The Performance Appraisal case
Jennifer and Mel disagree over the importance of having performance appraisals. Mel says it’s quite clear whether any particular Learn In Motion employee is doing his or her job. It’s obvious, for instance, if the salespeople are selling, if the Web designer is designing, if the Web surfer is surfing, and if the content management people are managing to get the customers content up on the Web site in a timely fashion. Mel’s position, like that of many small business managers, is that “we have 1000 higher priority things to attend to “such as boosting sales and creating the calendar. And in any case, he says, the employees already get plenty of day-to-day feedback from him or Jennifer regarding what they are doing right and what they are doing wrong.
This informal feedback notwithstanding, Jennifer believes that a more formal appraisal approach is required. For one thing, they are approaching the end of the 90- day introductory period for many of these employees, and the owners need to make decisions about whether they should go or stay. And from a practical point of view, Jennifer believes that sitting down and providing formal, written feedback is more likely to reinforce what employees are doing right, and to get them to modify what they might be doing wrong.” May be this one reason we’re not getting enough sales,” she says. They have been debating this for about an hour. Now, they want you, their management consultants, to advise them on what to do. Here’s what they want you to do for them.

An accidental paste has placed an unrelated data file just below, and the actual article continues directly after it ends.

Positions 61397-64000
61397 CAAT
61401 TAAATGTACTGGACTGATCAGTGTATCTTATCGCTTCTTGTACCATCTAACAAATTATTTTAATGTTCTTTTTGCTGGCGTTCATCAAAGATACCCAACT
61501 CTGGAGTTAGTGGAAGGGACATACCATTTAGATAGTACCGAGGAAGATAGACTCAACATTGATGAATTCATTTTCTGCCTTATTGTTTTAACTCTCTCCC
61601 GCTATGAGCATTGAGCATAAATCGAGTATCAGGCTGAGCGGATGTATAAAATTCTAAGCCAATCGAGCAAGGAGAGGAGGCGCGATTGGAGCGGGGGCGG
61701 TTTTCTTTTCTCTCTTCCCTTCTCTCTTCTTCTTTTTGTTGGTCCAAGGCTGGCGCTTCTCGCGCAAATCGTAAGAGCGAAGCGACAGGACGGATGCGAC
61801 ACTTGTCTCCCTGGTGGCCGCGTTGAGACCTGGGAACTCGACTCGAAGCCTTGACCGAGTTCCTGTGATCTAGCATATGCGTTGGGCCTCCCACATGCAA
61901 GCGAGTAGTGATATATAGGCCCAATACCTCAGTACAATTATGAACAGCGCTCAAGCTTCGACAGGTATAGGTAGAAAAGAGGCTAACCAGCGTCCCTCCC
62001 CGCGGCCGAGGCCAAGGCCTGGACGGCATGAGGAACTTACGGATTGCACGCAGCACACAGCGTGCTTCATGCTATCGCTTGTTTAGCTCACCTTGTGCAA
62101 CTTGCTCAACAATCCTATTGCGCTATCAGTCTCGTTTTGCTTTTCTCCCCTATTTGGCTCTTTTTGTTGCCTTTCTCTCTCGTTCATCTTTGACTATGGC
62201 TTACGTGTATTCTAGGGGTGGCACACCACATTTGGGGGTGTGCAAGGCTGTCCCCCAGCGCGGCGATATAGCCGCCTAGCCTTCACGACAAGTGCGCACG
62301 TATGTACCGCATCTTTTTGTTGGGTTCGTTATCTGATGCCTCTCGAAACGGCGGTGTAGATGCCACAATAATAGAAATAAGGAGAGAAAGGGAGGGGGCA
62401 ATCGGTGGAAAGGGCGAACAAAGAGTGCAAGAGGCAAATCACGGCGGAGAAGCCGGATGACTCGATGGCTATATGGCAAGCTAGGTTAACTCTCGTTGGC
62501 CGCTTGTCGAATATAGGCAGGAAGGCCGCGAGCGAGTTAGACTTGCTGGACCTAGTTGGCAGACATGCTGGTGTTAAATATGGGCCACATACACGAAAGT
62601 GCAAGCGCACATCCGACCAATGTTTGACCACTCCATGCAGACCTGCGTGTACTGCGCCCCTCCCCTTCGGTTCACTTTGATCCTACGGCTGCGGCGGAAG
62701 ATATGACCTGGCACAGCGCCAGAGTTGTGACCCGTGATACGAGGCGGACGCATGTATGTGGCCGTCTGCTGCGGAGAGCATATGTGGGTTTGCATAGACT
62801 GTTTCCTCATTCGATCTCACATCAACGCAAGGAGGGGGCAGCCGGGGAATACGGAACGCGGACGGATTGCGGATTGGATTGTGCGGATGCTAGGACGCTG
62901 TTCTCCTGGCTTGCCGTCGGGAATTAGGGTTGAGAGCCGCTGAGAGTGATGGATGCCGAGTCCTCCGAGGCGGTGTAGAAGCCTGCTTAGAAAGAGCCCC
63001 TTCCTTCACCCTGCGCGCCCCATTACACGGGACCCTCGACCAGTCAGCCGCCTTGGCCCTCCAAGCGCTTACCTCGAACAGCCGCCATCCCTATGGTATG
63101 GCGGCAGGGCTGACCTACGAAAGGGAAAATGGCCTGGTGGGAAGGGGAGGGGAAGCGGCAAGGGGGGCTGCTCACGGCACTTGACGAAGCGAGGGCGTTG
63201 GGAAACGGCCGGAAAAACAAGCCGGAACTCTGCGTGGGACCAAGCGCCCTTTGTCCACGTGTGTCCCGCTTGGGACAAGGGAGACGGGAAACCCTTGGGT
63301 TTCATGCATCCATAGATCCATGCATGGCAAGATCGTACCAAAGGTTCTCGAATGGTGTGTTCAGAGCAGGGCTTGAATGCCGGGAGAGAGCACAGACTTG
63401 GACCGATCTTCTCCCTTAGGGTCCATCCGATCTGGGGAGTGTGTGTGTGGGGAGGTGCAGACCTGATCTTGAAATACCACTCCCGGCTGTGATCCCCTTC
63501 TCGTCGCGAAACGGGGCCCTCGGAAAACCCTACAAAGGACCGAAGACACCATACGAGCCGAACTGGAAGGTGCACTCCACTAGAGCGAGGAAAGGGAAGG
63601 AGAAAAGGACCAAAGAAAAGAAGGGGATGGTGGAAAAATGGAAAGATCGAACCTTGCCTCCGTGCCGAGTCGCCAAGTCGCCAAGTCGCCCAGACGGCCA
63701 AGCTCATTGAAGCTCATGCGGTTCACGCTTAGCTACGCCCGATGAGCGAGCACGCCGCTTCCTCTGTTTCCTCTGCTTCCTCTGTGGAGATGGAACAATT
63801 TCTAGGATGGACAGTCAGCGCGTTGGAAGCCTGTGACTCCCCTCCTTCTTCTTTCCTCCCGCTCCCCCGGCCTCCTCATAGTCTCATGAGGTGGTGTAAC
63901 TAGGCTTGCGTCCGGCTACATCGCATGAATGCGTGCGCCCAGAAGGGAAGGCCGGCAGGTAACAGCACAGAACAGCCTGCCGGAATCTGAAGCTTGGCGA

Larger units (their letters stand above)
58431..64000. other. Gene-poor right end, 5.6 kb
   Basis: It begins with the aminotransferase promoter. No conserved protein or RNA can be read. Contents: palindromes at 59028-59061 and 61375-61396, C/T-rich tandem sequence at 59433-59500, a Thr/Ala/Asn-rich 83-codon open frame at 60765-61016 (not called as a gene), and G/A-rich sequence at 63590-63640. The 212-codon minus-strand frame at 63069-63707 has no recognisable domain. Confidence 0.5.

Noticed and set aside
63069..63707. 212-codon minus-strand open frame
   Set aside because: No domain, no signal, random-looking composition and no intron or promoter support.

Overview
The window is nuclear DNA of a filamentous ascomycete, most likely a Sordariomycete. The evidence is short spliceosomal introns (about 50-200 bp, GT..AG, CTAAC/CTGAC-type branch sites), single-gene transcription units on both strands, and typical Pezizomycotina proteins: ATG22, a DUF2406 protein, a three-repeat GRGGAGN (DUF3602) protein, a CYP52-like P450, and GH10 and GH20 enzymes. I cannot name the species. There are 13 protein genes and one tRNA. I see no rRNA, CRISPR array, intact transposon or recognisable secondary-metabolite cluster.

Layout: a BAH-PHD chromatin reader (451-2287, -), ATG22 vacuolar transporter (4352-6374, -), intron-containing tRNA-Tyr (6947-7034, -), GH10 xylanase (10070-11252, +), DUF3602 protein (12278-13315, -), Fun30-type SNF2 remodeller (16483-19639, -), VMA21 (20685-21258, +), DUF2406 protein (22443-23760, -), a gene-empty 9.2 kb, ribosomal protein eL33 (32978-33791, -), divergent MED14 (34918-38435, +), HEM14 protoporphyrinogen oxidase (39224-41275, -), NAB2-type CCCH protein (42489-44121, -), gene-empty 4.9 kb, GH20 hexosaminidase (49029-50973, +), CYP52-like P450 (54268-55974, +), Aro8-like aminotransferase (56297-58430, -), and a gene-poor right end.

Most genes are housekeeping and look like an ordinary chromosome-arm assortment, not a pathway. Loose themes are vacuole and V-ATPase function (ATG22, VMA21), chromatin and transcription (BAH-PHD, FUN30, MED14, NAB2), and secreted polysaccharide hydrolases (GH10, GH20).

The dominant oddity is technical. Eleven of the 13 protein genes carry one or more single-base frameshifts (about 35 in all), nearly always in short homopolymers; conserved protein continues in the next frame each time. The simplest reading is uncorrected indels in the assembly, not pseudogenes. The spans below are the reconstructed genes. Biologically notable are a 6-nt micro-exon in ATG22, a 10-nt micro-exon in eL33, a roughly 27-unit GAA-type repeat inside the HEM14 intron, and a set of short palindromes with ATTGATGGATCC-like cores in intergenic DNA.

· Is Jennifer right about the need to evaluate the workers formally? Why or why not? If you think she’s right, how do you counter Mel’s arguments?
· Develop a performance appraisal method for the sales people, or Web designer, or Web surfer. Please make sure to include any form you want the owners to use.